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While automated essay-grading machines can tackle 16,000 essays in 20 seconds, are they any good compared to a human? Online course administrators in the machine camp think so, but retired MIT prof Les Perelman has shown that such bots aren't about to pass a Turing test anytime soon. His proof is the Babel Generator, aka the Basic Automatic BS Essay Language Generator. In less than two seconds, the software can spit out an essay capable of scoring 90 percent or better on automated tests. The only problem is that while grammatically correct, the papers are utter gibberish. Here's an example he gave the Chronicle of Higher Education: "Privateness has not been and undoubtedly never will be lauded, precarious, and decent."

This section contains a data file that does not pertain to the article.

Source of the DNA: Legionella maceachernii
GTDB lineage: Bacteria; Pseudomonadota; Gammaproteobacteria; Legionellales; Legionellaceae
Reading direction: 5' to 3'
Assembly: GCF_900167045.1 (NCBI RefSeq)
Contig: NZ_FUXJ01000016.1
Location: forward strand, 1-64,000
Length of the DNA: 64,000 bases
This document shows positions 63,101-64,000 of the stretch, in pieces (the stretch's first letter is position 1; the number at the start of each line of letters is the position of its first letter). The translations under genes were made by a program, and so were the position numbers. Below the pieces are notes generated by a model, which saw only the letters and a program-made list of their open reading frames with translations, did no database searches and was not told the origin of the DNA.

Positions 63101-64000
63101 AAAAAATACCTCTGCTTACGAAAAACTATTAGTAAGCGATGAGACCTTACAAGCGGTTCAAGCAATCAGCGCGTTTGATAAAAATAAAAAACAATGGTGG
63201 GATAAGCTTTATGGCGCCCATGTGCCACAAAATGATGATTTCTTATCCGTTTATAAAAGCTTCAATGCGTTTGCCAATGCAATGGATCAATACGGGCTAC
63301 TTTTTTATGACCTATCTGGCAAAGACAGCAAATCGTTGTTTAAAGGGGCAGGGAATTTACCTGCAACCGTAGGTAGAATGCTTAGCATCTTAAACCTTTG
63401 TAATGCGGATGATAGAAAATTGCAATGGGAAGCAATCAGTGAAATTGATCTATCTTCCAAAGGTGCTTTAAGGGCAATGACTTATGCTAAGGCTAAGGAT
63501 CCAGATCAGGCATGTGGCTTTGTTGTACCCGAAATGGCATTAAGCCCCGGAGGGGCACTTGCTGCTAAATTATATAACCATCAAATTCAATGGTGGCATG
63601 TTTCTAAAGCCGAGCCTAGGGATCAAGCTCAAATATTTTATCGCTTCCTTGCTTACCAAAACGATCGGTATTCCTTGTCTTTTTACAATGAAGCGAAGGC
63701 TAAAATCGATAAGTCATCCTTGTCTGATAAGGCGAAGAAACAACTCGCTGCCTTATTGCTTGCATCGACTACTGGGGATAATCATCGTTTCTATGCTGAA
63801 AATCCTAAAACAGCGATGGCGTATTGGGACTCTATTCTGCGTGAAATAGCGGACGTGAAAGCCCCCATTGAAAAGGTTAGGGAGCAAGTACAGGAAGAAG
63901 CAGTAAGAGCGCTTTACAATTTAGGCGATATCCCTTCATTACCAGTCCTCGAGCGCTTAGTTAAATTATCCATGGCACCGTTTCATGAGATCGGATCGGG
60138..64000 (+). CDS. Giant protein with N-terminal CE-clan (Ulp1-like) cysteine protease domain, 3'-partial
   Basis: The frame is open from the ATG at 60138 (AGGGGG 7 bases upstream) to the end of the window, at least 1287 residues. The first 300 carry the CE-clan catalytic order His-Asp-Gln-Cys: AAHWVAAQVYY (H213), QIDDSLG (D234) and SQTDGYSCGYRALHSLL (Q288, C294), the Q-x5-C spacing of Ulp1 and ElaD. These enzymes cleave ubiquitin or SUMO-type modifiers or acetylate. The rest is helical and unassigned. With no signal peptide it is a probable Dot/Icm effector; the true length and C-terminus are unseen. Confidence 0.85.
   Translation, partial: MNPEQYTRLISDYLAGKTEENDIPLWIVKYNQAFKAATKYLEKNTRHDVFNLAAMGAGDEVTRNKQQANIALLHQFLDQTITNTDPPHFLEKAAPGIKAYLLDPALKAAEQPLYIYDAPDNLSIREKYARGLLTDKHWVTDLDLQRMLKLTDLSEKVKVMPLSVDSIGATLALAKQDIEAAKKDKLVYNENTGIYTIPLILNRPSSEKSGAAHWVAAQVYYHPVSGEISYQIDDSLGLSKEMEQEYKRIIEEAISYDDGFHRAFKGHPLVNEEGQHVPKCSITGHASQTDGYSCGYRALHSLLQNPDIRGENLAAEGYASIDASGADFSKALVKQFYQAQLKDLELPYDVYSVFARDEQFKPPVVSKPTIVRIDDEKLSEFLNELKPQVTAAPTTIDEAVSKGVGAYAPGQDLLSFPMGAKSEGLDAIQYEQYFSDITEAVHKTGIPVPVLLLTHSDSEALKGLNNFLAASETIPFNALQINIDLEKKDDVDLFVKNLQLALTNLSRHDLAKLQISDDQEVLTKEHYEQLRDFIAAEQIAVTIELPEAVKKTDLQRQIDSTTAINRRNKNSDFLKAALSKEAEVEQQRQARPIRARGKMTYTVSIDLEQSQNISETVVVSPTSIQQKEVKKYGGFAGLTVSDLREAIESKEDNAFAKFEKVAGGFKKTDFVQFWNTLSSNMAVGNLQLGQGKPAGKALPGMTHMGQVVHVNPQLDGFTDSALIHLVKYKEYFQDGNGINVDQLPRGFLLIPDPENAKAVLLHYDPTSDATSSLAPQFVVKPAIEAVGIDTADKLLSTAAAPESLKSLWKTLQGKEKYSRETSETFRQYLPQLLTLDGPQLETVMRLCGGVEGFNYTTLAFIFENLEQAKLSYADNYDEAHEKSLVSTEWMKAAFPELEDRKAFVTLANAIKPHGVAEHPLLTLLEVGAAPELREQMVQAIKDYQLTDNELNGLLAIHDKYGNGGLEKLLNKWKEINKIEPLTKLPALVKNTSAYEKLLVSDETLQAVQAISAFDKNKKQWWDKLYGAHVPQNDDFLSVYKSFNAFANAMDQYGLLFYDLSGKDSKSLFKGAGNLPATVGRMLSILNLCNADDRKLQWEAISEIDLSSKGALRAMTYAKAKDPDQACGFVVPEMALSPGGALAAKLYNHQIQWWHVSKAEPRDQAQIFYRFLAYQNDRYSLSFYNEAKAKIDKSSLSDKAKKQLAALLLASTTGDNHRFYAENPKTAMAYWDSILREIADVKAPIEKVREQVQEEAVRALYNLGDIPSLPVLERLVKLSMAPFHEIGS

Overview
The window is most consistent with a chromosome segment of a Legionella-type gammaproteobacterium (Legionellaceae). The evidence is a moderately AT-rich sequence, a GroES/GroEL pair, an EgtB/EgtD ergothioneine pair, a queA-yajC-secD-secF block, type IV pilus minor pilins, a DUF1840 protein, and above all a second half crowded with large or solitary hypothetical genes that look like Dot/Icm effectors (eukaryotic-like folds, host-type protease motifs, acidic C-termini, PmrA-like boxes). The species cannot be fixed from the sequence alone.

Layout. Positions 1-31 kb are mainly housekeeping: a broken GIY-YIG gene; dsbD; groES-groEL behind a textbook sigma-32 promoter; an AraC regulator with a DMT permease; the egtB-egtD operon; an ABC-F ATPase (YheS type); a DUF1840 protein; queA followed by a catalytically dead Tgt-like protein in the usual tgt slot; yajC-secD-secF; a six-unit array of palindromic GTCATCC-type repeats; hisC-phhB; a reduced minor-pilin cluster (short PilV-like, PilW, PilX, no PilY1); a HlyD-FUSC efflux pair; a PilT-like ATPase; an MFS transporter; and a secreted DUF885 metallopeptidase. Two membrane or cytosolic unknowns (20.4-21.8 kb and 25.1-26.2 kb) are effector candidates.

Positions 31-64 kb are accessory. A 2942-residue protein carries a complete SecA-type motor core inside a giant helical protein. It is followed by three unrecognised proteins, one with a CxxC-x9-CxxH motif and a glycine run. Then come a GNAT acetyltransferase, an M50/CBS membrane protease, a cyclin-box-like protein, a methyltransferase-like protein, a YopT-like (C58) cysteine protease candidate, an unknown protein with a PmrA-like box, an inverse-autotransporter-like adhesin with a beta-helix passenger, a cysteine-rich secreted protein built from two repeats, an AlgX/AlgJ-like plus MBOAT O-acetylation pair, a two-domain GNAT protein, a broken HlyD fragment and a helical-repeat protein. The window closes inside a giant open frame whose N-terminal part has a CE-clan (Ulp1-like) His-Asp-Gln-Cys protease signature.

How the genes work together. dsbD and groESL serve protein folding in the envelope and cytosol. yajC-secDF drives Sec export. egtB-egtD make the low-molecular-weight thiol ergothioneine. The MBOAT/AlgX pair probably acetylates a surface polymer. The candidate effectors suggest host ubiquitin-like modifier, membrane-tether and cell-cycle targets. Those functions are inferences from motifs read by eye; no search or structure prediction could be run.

You can stare at that as long as you want; it'll never make sense -- but such writing could still have netted you a high score on certain tests. The point is not to help cheaters, obviously, and Perelman isn't completely opposed to grading software. But he thinks it's far from ready to be relied on alone ("maybe in 200 years") and needs to be supplemented by actual teachers. In the end, he fears that it's a money-saving shortcut that could actually damage students -- especially underprivileged ones who can't afford a standard education.